for 12 hours,  for two weeks,  reduced the inflammatory signs, duration of infection, and time for complete resolution of bacterial infection. This finding was comparable with the gentamicin-treated group.

• In 2014 a double-blind clinical trial in vernal keratoconjunctivitis, adjuvant therapy of 60% honey-based topical eye drop has resulted in a reduction in eye redness and limbal papillae, with promising minimal use of steroids and minimal increase in eye pressure.

• In 2022, the review Therapeutic Potential of Honey and Propolis on Ocular Disease by Norhashima Abd Rashid et al., offers a broad approach on honey effects on eye diseases. See picture:

eye diseases treatment with honey

Acacia honey is a promising eye conjunctivitis treatment and also corneal injury treatment.

  • Acacia honey has been studied for its proliferative capacity on corneal epithelial cells. It enhanced the their proliferation  while preserving its normal histological features and cell cycle, accompanied by increased DNA content and cell nuclei. See the 2014 study: Proliferative Capacity of in Vitro Corneal Epithelium: Role of Acacia Honey in the Initial Step of Wound Healing.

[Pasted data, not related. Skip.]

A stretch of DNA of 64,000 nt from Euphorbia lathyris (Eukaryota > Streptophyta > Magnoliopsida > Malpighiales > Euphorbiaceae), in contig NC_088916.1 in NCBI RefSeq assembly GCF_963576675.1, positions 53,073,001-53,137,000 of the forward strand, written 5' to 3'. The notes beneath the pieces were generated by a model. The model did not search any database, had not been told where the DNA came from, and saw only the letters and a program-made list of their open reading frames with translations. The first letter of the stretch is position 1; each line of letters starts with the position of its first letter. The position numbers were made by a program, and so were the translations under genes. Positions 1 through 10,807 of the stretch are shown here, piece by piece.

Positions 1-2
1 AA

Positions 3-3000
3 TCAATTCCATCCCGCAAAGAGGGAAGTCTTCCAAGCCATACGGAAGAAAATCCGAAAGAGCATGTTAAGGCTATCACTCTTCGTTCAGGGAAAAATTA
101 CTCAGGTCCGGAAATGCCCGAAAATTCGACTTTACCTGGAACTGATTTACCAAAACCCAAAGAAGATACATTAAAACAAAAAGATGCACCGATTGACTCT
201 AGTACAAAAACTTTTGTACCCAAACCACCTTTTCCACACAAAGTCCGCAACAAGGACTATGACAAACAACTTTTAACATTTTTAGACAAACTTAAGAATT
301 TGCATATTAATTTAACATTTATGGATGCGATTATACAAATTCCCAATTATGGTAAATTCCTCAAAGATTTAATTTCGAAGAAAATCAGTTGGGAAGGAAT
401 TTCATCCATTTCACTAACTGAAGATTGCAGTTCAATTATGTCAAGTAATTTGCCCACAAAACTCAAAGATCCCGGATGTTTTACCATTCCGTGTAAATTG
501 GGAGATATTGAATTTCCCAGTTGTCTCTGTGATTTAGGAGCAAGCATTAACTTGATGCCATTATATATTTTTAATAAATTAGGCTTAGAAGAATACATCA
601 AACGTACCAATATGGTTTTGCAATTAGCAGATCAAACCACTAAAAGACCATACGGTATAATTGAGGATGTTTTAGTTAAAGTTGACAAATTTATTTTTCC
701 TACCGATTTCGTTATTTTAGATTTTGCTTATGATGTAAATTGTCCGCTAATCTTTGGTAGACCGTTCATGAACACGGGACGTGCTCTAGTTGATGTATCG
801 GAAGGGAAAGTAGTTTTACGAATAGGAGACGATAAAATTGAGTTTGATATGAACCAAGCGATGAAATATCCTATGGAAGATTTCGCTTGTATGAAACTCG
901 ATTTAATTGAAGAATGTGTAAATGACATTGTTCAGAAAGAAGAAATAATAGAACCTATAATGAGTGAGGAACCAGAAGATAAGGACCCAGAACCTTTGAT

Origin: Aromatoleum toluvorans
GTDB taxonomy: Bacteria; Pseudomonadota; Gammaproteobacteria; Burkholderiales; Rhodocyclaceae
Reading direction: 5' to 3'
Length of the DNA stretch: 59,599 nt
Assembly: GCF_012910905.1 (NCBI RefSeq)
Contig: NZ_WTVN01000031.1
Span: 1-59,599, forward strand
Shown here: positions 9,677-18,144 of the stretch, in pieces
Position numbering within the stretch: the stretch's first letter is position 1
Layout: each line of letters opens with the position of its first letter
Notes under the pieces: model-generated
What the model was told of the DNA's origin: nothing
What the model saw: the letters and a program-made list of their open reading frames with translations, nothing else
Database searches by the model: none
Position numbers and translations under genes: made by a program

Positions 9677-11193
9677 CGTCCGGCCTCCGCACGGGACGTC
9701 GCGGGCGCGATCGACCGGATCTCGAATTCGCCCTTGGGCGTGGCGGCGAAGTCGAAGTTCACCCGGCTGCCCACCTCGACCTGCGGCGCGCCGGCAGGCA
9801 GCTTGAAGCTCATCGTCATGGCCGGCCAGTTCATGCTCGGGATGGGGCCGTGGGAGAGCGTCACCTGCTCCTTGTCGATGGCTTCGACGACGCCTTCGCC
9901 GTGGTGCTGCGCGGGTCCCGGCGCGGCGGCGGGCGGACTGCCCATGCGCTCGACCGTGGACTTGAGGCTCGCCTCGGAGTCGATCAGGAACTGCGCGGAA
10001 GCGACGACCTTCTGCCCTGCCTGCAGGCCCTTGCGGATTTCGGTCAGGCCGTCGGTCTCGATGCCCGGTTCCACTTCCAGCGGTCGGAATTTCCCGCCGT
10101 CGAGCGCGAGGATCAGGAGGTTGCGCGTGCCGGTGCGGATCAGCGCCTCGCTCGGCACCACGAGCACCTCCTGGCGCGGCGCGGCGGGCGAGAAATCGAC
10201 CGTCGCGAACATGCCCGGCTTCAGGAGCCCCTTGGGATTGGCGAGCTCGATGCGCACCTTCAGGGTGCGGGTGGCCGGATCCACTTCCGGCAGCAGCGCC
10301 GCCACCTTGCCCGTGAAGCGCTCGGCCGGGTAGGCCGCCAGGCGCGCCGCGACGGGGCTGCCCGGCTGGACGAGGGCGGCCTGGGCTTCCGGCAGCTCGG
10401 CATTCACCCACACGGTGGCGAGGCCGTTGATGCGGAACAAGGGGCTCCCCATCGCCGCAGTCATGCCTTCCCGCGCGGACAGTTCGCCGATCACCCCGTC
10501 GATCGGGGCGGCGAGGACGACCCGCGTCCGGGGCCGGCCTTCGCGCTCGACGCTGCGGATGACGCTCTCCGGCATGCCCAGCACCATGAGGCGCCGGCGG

• In a different in-vitro study from acacia honey accelerated the wound closure and upregulated both genes and proteins expression of cytokeratin-3, a cluster of differentiation 44 (CD44), and fibronectin. See the study from 2015, The effects of acacia honey on in vitro corneal abrasion wound healing model.

Honey for the eyes – a precious medicine in Romania

Romania is a country with a long tradition in beekeeping. No wonder then, that it holds lots of products from the hive, good as food and medicine.

Our grandparents and great grandparents often used honey eyes. It was at handy whenever they needed it, while working in the field or at the end of a working day. They would use it as a cream on red eyes with dust and dirt.
And although this honey was something long used by Romanian peasants, today we can hardly find any.
Don’t ask why, the Big Pharma holds all the answers.

Ion Bodnariu is among the few beekeepers who still has eye honey. He lives on Danube’s side, near Harsova, and has 200 hives. And though it has over 34 years of experience, he still says he doesn’t hold the absolute truth of harvesting the best honey for the eye. He’s probably just being modest.

honey can treat eye diseasespicture source

What is different at this honey?